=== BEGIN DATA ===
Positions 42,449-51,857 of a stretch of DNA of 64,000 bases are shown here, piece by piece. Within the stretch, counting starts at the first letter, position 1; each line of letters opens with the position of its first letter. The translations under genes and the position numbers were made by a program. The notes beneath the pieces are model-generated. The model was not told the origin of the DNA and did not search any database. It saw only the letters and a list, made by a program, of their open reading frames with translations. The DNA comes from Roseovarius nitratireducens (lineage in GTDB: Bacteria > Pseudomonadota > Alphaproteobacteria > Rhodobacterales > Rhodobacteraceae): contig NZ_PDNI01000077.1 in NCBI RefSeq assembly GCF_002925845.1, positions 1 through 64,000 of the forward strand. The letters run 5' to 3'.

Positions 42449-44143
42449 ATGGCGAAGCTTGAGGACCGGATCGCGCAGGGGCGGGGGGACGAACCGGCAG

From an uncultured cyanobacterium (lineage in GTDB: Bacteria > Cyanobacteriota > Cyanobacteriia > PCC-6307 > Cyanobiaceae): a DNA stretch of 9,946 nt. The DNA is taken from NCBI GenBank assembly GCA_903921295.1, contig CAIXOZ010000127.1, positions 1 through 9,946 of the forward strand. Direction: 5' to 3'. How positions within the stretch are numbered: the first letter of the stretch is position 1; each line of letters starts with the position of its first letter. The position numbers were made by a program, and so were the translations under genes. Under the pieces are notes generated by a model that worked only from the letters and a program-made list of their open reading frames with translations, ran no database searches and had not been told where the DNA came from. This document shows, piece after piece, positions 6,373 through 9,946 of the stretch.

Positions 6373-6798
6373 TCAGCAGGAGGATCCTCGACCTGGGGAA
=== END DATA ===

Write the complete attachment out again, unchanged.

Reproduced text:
Positions 42,449-51,857 of a stretch of DNA of 64,000 bases are shown here, piece by piece. Within the stretch, counting starts at the first letter, position 1; each line of letters opens with the position of its first letter. The translations under genes and the position numbers were made by a program. The notes beneath the pieces are model-generated. The model was not told the origin of the DNA and did not search any database. It saw only the letters and a list, made by a program, of their open reading frames with translations. The DNA comes from Roseovarius nitratireducens (lineage in GTDB: Bacteria > Pseudomonadota > Alphaproteobacteria > Rhodobacterales > Rhodobacteraceae): contig NZ_PDNI01000077.1 in NCBI RefSeq assembly GCF_002925845.1, positions 1 through 64,000 of the forward strand. The letters run 5' to 3'.

Positions 42449-44143
42449 ATGGCGAAGCTTGAGGACCGGATCGCGCAGGGGCGGGGGGACGAACCGGCAG

From an uncultured cyanobacterium (lineage in GTDB: Bacteria > Cyanobacteriota > Cyanobacteriia > PCC-6307 > Cyanobiaceae): a DNA stretch of 9,946 nt. The DNA is taken from NCBI GenBank assembly GCA_903921295.1, contig CAIXOZ010000127.1, positions 1 through 9,946 of the forward strand. Direction: 5' to 3'. How positions within the stretch are numbered: the first letter of the stretch is position 1; each line of letters starts with the position of its first letter. The position numbers were made by a program, and so were the translations under genes. Under the pieces are notes generated by a model that worked only from the letters and a program-made list of their open reading frames with translations, ran no database searches and had not been told where the DNA came from. This document shows, piece after piece, positions 6,373 through 9,946 of the stretch.

Positions 6373-6798
6373 TCAGCAGGAGGATCCTCGACCTGGGGAA